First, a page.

Bruce Lisman: Vermonters Burdened By Absence Of Government Ethics Standards
Once again the Vermont Legislature has adjourned and once again it has failed to enact meaningful ethics reforms. A comprehensive ethics package would not be the last step towards good government. It’s the first step toward reminding us all that our Legislature and executive branches of government work for the people not the other way around.
The latest case in point is the unfolding EB-5 scandal in the Northeast Kingdom. Our state and the struggling region embraced the seemingly inspiring vision of developers who were raising funds from overseas investors in a program supposedly regulated by the state and federal government.
The people of the Northeast Kingdom trusted their state government to provide supervision and accountability so that a series of new projects would be built to inject economic prosperity. But the state let them down.
Two years of investigative reporting by Anne Galloway of VTDigger.org raised serious questions about the development projects, and as Vermont Public Radio’s Peter Hirschfeld reported and documented, “Federal authorities launched an investigation into Jay Peak’s EB-5 projects nearly a year before state officials had their first inkling that something illegal was afoot.”
The Shumlin administration should have been developing a robust process for scrutinizing the offering documents and business plans. Instead, the governor and his aides went on marketing trips to Asia to promote the projects to investors, offering the empty promise that the state would audit the projects.
Even more appalling, the governor and state Democratic Party were collecting tens of thousands of dollars in campaign contributions from the developers. And even now, they refuse to return these contributions to the EB-5 receiver who needs every dollar possible to keep Jay Peak Resort operational and to open the Burke Mountain Hotel.
While apparently focused solely on glad handing the Jay Peak developers, the administration ignored the needs and challenges faced by many Vermont businesses. Instead of visiting manufacturers, dairy farms, hotels and other small businesses all across our state who are facing great economic challenges, the governor and others have shallowly watched as Vermont’s business climate continues to deteriorate.
The ethical lapses in Vermont epitomized by the Shumlin administration, and others who have stood by silently, are sad and obvious. For years our government has been based on personal ambition, insider connections, impulse and ideology – instead of highly qualified professional managers and formal structures. As a result, there is inevitably a rise in bad actors, bad policies, and bad government.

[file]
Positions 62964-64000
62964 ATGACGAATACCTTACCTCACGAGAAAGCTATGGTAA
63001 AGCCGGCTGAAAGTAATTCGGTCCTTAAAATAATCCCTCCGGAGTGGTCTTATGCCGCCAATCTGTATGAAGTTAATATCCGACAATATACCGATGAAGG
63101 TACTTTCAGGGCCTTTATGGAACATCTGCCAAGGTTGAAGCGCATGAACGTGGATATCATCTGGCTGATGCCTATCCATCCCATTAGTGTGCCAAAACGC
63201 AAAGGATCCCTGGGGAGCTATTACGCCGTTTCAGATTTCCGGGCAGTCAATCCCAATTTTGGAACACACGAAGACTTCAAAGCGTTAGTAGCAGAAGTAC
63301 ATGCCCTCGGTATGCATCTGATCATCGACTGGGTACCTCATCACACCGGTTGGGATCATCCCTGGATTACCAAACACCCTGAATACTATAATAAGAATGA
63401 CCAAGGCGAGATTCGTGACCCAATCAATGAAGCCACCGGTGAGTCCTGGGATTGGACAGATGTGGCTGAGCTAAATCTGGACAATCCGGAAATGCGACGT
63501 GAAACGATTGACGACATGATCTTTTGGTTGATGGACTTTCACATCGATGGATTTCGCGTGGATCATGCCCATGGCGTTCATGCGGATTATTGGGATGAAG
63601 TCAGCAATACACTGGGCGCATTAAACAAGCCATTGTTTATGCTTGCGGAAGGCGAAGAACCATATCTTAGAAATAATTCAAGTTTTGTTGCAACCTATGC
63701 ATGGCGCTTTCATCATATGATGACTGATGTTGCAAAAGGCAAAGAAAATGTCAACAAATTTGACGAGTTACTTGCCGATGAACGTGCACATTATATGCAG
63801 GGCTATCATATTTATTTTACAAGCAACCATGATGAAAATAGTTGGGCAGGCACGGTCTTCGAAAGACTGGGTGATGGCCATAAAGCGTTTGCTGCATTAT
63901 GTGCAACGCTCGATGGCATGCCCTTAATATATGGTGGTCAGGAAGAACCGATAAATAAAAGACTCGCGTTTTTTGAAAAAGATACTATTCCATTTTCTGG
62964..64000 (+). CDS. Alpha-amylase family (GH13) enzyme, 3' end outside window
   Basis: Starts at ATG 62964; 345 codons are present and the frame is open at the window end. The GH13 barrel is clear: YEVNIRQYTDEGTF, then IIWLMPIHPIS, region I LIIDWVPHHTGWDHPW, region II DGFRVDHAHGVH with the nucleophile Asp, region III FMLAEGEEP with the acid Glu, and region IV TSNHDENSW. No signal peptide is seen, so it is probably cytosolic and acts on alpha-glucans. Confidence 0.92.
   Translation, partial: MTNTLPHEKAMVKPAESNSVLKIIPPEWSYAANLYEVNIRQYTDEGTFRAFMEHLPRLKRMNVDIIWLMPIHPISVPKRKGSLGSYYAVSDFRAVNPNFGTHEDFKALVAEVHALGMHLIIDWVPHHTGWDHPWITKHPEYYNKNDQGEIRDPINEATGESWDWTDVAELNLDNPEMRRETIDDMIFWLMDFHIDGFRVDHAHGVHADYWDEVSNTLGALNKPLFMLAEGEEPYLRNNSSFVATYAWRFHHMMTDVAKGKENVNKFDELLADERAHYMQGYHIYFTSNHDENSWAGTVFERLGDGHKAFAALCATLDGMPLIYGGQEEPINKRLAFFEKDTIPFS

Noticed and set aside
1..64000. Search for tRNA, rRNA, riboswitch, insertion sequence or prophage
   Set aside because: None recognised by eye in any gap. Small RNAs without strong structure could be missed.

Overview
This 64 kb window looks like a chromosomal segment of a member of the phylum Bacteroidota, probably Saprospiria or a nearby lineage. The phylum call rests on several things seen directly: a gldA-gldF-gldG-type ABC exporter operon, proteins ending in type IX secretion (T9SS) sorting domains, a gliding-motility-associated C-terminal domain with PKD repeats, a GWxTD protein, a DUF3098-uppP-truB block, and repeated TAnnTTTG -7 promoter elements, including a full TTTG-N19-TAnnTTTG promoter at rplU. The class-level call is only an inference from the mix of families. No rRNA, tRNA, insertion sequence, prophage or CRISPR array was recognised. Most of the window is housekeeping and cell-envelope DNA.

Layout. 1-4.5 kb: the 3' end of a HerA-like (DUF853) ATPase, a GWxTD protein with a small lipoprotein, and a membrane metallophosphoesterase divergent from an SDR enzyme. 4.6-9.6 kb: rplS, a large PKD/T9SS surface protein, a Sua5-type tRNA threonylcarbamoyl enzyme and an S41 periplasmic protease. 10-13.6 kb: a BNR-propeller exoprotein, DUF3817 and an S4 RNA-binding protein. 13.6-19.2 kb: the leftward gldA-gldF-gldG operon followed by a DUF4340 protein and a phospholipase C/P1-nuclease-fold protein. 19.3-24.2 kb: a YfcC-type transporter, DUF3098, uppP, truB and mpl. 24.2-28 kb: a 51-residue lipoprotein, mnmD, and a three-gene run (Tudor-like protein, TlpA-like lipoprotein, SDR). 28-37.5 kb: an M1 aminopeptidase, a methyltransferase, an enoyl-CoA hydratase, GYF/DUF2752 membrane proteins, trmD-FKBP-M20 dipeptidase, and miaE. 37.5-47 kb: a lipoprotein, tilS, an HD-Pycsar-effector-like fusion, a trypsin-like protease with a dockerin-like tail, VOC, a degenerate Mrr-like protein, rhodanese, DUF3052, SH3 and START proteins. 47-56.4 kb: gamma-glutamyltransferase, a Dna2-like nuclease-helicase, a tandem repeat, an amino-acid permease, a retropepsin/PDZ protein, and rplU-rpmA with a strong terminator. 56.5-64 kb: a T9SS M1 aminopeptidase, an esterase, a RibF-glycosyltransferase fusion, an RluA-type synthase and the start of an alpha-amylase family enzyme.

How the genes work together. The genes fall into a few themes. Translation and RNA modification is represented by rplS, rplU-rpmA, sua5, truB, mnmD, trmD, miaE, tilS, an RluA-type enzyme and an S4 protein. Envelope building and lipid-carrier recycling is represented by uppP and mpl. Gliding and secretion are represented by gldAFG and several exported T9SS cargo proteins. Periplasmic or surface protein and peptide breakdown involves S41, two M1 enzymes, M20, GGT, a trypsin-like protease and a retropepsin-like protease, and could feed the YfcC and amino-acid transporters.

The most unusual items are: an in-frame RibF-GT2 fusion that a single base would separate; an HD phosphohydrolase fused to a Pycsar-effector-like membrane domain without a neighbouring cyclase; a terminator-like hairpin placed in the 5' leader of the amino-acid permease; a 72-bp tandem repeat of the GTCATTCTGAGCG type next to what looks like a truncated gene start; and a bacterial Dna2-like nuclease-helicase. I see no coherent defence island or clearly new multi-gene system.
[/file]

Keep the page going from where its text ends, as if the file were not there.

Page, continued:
Since 2011 I have been pushing for government accountability and ethics standards, it is only recently that conversations in the Legislature have occurred, yet shamefully there is still no action toward enactment.
• Vermont is one of only three states that does not require public officials to file comprehensive financial disclosure information or an independent ethics commission. This must change.
• Vermont does not have a “revolving door” policy that would prevent elected officials from moving in and out of government posts and the private sector. This too, should change.
• We must end the practice of allowing those who are in the Legislature or hold statewide office, and their companies, to benefit from state contracts.
The Center for Public Integrity gives Vermont a D- for integrity. We can, and must do better.
With comprehensive ethics standards, we can begin to restore the public’s trust in government. When government lacks transparency, accountability, and ethics standards the people of our state suffer the consequences. The politicians of today have caused great disruption in our health care system, economic development efforts, and education programs. Instead of establishing strategic goals, measuring results and allocating resources openly, they have been stumbling along, compounding mistakes and avoiding blame.
If given the honor and privilege to serve as the next governor of our great state, I will restore the people’s trust and integrity for the highest elected office in our state. I will continue to call for the enactment of ethics standards. I will establish goals and clearly articulate steps to achieve and measure them. I will recruit highly competent managers to run our government. I will build relationships with our large, medium and small sized businesses to better understand their needs and challenges. Vermont is ready for a new direction and I am ready to lead Vermont in that new direction; I ask for your support.
- Vermont EB5 Regional Center
- Jay Peak - Q Burke Mountain Resort, Hotel and Conference Center L.P.
- Peter Shumlin
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